E.Q. -Brands that tugged at your heart


Emotional Quotient

“I’ve learned that people will forget what you said, people will forget what you did, but people will never forget how you made them feel.”

 Maya Angelou

This quote has been and continues to be a guiding factor for me as a marketing professional. It can be universally applied to not just to interpersonal situations but to communication as well.  If the intent of all brand communication is to create positive impressions that at some point result in a purchase decision in favour of our brands and products then, how it makes one feel on reception is of paramount importance.

Brand HeatIf one were to look at brand messaging and how consumers would “warm up” to the brand there are 4 distinct levels.  Communication that talks about the product and its features alone would get the coldest response. The prospects improve to lukewarm once you move from the I to the you and I space where there is talk of benefits.  The slightly warmer zones are where brands cater to the status and social needs.  The hottest zone is where the brand creates a connect with the consumer at an emotional level.

There are dozens of research papers that define and describe the range of human emotions putting them into positive and negative buckets. Marketers have for long argued whether to go the factual, cut and dry rational way when they communicate or to appeal to & arouse the consumer’s emotions to get them across the line.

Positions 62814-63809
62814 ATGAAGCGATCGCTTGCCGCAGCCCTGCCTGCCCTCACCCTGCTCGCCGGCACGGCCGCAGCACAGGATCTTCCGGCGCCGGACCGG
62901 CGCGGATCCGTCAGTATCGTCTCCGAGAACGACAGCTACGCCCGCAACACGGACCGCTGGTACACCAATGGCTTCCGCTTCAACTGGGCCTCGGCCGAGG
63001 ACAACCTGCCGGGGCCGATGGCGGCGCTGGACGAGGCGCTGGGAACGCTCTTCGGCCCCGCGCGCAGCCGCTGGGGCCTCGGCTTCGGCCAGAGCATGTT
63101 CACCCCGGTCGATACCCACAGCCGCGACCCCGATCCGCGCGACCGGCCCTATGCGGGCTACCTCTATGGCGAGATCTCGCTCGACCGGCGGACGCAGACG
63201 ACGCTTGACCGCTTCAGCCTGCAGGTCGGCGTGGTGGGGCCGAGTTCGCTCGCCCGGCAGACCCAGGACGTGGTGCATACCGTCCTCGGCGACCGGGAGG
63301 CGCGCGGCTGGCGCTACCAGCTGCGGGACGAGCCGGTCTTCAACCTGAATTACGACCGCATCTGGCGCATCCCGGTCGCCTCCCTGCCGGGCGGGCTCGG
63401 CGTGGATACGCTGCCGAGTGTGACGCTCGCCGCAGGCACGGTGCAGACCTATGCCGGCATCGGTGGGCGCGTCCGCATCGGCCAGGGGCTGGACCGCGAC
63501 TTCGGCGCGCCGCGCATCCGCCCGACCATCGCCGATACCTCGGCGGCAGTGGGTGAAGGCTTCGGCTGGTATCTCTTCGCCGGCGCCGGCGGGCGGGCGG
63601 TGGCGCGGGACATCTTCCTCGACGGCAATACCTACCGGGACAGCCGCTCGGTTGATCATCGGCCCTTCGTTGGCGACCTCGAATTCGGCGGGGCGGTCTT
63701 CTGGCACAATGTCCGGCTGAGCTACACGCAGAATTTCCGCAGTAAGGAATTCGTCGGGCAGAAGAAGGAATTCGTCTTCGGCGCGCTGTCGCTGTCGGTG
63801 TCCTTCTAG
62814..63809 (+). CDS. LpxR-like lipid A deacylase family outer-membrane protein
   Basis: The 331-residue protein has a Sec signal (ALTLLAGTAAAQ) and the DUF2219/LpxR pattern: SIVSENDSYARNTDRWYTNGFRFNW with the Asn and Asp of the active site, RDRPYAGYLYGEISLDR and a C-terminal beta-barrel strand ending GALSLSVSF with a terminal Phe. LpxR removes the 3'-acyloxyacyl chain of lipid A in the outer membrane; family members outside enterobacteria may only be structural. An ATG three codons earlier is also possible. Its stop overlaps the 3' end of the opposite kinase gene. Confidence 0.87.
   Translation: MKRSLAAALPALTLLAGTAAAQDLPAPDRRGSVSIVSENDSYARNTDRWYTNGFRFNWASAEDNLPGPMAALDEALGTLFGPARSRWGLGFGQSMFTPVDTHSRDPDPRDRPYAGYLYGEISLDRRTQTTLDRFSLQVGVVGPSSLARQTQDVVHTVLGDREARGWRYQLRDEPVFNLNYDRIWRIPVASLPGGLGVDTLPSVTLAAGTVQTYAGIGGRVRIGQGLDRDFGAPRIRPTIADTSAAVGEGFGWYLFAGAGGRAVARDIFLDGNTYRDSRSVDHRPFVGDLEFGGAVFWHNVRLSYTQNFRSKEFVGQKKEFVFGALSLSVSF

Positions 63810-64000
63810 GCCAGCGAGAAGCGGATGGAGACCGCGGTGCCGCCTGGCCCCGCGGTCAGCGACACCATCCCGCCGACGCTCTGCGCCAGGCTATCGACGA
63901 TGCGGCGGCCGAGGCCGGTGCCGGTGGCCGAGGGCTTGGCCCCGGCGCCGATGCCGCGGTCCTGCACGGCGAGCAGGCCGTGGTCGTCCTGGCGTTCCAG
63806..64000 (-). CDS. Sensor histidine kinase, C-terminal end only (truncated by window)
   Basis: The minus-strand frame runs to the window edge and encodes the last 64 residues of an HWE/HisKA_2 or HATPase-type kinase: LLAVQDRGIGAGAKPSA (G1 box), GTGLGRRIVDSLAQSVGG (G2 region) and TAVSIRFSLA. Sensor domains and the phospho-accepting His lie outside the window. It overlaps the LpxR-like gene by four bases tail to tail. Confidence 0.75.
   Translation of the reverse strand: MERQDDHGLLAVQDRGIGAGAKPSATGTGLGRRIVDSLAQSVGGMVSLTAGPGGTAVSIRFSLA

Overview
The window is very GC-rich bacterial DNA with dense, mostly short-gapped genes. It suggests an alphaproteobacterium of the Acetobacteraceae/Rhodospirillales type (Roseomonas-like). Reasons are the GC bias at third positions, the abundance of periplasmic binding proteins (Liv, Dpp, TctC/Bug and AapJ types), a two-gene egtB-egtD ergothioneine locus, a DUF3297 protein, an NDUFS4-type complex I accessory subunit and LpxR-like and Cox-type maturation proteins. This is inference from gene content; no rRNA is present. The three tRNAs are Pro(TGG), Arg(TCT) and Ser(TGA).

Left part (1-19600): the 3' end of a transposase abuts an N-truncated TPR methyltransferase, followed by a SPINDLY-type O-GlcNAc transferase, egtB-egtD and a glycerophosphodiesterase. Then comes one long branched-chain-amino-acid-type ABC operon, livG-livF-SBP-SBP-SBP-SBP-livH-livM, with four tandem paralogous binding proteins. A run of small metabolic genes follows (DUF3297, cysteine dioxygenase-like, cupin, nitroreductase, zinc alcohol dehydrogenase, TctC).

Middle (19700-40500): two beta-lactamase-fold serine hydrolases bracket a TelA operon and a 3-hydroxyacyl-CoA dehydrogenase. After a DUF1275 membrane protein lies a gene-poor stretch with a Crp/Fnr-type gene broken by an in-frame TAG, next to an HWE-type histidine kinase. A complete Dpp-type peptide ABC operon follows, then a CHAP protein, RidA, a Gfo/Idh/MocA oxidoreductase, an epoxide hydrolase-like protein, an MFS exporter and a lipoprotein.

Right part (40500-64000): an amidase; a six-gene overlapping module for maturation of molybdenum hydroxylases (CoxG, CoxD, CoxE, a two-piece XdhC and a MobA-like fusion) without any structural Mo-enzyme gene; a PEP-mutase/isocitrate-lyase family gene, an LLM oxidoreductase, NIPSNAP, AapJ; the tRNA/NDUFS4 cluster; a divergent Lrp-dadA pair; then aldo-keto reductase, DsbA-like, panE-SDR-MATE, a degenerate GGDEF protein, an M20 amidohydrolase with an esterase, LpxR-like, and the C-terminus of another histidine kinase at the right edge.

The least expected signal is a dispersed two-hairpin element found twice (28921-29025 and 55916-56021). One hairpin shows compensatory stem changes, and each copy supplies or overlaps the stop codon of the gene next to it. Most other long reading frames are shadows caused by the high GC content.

Brand InsistenceDerrick Daye at the Blake Project in his article 5 Drivers of Brand Insistence says that the ultimate goal of brand equity building is to move the consumer from brand awareness to brand insistence.   He opines that there are five elements that drive a consumer to insist upon a particular brand to meet his or her needs – brand awareness, accessibility, value, relevant differentiation, and emotional connection.

That being said a brand cannot just churn out arbitrary sentimental stuff that has no connect with what they do or offer.

One question that needs to be answered is whether the communication conforms to or breaks the pattern.   In a category where emotions are the norm another communication would not break clutter.  Also, does the communication provide adequate proof points to the consumer? Remember it’s not enough to get the consumer all mushy, eventually all communication needs to translate into strengthening the brand.

Here’s a compendium of TVCs that caught my eye.  They straddle a host of emotions and categories.  Interesting to note how many of these brands are leaders in their categories. Some of them go beyond emotion and deliver a strong brand message whilst others definitely touch your heart yet fail to do much else.

To leave your thoughts use the voting buttons J

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A Lot Like Love: Branding Your Way to your Consumers Wallet


The best way to a Consumers Wallet..is through his heart! Image

As marketers creating products and communication our biggest challenge is to resist an overload of the rational. Facts and figures as tempting as they seem seldom cut through. Moreover,in todays information age facts are available at the click of a button. So do we really need to be giving more?